53,815 research outputs found

    Analysis and design of transonic airfoils using streamwise coordinates

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    A new approach is developed for analysis and design of transonic airfoils. A set of full potential equivalent equations in von Mises coordinates is formulated from the Euler equations under the irrotationality and isentropic assumptions. This set is composed of a main equation for the main variable, y, and a secondary equations for the secondary variable, R. The main equation is solved by type dependent differencing combined with a shock point operator. The secondary equation is solved by marching from a non-characteristic boundary. Sample computations on NACA 0012 and biconvex airfoils show that, for the analysis problem, the present approach achieves good agreement with experimental C sub p distributions. For the design problem, the approach leads to a simple numerical algorithm in which the airfoil contour is calculated as part of the flow field solution

    Small radii of neutron stars as an indication of novel in-medium effects

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    At present, neutron star radii from both observations and model predictions remain very uncertain. Whereas different models can predict a wide range of neutron star radii, it is not possible for most models to predict radii that are smaller than about 10 km, thus if such small radii are established in the future they will be very difficult to reconcile with model estimates. By invoking a new term in the equation of state that enhances the energy density, but leaves the pressure unchanged we simulate the current uncertainty in the neutron star radii. This new term can be possibly due to the exchange of the weakly interacting light U-boson with appropriate in-medium parameters, which does not compromise the success of the conventional nuclear models. The validity of this new scheme will be tested eventually by more precise measurements of neutron star radii.Comment: EPJA (2015) in pres

    Probing the high-density behavior of symmetry energy with gravitational waves

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    Gravitational wave (GW) astronomy opens up an entirely new window on the Universe to probe the equations of state (EOS) of neutron-rich matter. With the advent of next generation GW detectors, measuring the gravitational radiation from coalescing binary neutron star systems, mountains on rotating neutron stars, and stellar oscillation modes may become possible in the near future. Using a set of model EOSs satisfying the latest constraints from terrestrial nuclear experiments, state of the art nuclear many-body calculations of the pure neutron matter EOS, and astrophysical observations consistently, we study various GW signatures of the high-density behavior of the nuclear symmetry energy, which is considered among the most uncertain properties of dense neutron-rich nucleonic matter. In particular, we find the tidal polarizability of neutron stars, potentially measurable in binary systems just prior to merger, is more sensitive to the high density component of the nuclear symmetry energy than the symmetry energy at nuclear saturation density. We also find that the upper limit on the GW strain amplitude from elliptically deformed stars is very sensitive to the density dependence of the symmetry energy. This suggests that future developments in modeling of the neutron star crust, and direct gravitational wave signals from accreting binaries will provide a wealth of information on the EOS of neutron-rich matter. We also review the sensitivity of the rr-mode instability window to the density dependence of the symmetry energy. Whereas models with larger values of the density slope of the symmetry energy at saturation seem to be disfavored by the current observational data, within a simple rr-mode model, we point out that a subsequent softer behavior of the symmetry energy at high densities (hinted at by recent observational interpretations) could rule them in.Comment: 14 pages, 11 figures, 3 tables; submitted to EPJA Special Volume on Nuclear Symmetry Energ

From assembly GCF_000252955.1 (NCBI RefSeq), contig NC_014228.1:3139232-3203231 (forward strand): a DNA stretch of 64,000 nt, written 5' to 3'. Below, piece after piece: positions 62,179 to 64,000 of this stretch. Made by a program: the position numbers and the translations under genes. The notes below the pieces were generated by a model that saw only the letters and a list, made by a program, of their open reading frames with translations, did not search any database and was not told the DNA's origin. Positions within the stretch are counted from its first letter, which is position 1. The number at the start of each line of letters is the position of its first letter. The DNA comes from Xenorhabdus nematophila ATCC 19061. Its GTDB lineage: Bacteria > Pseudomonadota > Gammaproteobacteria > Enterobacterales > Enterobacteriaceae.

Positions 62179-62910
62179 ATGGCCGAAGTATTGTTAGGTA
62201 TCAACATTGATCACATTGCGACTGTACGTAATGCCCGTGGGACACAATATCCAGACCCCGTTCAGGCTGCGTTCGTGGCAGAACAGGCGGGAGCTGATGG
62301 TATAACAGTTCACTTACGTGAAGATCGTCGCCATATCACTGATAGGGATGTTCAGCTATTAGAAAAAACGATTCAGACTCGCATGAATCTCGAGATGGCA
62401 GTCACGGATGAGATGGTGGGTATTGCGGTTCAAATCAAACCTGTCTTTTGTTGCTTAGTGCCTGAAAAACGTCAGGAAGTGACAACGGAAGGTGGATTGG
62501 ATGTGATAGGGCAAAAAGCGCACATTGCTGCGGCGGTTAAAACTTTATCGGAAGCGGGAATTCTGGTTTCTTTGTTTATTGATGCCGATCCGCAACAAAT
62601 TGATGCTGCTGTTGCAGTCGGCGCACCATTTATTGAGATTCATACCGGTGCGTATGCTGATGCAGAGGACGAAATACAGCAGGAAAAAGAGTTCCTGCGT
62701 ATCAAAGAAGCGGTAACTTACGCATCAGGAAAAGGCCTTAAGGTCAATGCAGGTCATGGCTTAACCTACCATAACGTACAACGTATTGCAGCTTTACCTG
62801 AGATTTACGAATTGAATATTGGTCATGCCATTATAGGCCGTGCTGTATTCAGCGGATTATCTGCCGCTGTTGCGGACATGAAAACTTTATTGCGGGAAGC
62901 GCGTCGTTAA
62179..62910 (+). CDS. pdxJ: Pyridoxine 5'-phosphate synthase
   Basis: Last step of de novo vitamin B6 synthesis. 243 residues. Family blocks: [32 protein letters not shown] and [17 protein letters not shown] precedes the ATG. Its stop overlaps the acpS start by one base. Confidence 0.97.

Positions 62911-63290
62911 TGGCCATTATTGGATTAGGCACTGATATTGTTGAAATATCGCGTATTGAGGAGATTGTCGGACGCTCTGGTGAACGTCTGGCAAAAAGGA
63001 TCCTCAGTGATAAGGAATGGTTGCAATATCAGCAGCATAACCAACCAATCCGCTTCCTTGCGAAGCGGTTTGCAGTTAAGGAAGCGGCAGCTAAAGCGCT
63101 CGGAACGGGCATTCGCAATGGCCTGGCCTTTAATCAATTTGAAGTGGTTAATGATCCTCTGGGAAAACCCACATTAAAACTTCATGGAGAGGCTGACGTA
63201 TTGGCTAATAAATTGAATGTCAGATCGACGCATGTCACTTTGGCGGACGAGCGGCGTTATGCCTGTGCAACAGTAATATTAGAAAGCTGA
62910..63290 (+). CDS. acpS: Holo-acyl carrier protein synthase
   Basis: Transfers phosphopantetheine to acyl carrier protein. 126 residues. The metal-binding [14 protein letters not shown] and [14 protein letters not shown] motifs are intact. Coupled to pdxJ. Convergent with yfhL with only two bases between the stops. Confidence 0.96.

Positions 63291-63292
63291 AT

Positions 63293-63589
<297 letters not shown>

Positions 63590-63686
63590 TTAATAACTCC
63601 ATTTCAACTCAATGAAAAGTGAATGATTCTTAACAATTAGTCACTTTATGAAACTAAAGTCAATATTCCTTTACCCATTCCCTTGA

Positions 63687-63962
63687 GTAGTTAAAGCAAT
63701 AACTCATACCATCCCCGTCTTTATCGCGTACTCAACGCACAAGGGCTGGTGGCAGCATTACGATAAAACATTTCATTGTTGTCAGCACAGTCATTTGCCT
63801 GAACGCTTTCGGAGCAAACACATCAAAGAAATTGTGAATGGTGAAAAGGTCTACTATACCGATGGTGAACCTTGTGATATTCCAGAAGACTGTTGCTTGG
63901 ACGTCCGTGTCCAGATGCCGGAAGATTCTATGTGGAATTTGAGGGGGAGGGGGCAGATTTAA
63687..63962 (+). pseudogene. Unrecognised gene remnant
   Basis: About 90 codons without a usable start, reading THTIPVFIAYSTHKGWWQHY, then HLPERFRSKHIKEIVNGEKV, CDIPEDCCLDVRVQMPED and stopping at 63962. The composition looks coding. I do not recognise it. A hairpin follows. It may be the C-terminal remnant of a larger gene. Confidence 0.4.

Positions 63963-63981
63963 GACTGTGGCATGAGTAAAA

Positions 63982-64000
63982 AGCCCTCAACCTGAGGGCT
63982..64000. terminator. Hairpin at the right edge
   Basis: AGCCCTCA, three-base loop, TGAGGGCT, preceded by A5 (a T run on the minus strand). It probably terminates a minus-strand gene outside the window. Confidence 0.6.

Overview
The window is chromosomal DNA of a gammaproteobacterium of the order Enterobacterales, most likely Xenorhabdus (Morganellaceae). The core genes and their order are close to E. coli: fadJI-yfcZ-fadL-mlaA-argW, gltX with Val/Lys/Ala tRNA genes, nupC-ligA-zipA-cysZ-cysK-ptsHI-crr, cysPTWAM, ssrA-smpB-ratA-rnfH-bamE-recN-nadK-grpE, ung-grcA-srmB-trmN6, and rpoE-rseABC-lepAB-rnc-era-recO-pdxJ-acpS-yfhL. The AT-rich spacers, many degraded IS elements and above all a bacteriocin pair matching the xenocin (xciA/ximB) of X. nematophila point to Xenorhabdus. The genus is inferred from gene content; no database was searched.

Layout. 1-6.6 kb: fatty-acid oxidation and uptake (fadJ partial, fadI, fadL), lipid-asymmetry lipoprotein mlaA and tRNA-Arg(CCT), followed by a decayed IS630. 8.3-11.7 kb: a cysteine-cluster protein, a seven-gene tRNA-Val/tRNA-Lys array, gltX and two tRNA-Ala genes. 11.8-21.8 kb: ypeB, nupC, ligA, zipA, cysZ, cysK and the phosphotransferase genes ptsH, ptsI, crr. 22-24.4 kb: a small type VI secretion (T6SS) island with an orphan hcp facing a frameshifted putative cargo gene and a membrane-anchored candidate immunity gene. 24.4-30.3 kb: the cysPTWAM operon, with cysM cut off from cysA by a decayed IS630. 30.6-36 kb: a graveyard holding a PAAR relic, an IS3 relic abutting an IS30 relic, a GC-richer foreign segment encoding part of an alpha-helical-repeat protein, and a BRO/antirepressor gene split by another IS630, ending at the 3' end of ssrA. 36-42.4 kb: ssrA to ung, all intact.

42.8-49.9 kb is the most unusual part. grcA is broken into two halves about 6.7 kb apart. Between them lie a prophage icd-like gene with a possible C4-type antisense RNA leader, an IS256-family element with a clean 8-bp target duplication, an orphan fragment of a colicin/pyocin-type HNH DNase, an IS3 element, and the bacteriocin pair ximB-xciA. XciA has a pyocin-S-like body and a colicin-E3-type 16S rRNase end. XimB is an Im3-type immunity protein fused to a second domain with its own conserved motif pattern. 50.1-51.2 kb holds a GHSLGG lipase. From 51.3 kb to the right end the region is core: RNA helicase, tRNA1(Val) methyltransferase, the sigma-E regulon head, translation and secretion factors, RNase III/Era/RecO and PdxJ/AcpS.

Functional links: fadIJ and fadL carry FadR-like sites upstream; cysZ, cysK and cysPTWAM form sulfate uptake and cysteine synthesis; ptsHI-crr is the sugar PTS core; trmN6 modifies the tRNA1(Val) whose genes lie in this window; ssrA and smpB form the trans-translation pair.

Effective Viscous Damping Enables Morphological Computation in Legged Locomotion

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    Muscle models and animal observations suggest that physical damping is beneficial for stabilization. Still, only a few implementations of mechanical damping exist in compliant robotic legged locomotion. It remains unclear how physical damping can be exploited for locomotion tasks, while its advantages as sensor-free, adaptive force- and negative work-producing actuators are promising. In a simplified numerical leg model, we studied the energy dissipation from viscous and Coulomb damping during vertical drops with ground-level perturbations. A parallel spring-damper is engaged between touch-down and mid-stance, and its damper auto-disengages during mid-stance and takeoff. Our simulations indicate that an adjustable and viscous damper is desired. In hardware we explored effective viscous damping and adjustability and quantified the dissipated energy. We tested two mechanical, leg-mounted damping mechanisms; a commercial hydraulic damper, and a custom-made pneumatic damper. The pneumatic damper exploits a rolling diaphragm with an adjustable orifice, minimizing Coulomb damping effects while permitting adjustable resistance. Experimental results show that the leg-mounted, hydraulic damper exhibits the most effective viscous damping. Adjusting the orifice setting did not result in substantial changes of dissipated energy per drop, unlike adjusting damping parameters in the numerical model. Consequently, we also emphasize the importance of characterizing physical dampers during real legged impacts to evaluate their effectiveness for compliant legged locomotion
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